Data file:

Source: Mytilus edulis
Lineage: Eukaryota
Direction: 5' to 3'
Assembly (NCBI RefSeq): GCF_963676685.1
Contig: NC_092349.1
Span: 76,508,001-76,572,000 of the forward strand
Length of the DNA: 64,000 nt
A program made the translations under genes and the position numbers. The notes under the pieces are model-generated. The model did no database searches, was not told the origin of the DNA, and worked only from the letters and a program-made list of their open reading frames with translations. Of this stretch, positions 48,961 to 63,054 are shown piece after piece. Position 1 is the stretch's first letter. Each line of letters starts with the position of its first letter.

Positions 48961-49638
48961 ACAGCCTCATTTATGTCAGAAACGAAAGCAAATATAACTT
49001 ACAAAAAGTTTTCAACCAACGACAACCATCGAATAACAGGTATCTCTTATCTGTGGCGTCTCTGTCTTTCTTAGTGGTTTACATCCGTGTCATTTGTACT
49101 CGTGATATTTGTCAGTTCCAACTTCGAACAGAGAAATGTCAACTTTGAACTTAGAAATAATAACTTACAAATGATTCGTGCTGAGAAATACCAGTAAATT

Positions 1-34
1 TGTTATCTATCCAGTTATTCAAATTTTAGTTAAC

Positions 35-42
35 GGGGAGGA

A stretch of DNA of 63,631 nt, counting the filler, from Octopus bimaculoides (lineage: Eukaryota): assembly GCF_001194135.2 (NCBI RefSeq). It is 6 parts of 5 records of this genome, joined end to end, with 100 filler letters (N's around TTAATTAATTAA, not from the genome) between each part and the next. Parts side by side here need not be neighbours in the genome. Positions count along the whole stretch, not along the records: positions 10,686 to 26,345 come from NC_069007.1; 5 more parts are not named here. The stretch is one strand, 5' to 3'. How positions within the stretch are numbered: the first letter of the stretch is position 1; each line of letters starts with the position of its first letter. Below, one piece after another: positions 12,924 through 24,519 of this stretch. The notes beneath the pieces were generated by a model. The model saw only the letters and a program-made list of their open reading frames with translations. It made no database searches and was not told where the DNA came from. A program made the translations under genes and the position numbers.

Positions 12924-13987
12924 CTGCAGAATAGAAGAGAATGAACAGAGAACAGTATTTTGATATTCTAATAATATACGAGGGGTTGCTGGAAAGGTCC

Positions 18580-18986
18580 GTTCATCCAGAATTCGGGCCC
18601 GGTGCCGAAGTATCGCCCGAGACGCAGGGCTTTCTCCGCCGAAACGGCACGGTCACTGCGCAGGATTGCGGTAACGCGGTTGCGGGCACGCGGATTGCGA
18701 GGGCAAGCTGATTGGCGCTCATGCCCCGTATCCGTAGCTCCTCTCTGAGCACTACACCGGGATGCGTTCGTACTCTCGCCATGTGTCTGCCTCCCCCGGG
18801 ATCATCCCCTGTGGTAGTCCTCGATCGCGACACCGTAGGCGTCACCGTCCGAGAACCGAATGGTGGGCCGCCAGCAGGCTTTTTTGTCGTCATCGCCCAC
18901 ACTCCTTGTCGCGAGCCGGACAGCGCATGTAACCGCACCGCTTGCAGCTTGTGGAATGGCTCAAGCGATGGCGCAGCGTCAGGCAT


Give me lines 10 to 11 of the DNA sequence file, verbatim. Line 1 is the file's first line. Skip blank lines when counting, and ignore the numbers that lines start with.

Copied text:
48961 ACAGCCTCATTTATGTCAGAAACGAAAGCAAATATAACTT
49001 ACAAAAAGTTTTCAACCAACGACAACCATCGAATAACAGGTATCTCTTATCTGTGGCGTCTCTGTCTTTCTTAGTGGTTTACATCCGTGTCATTTGTACT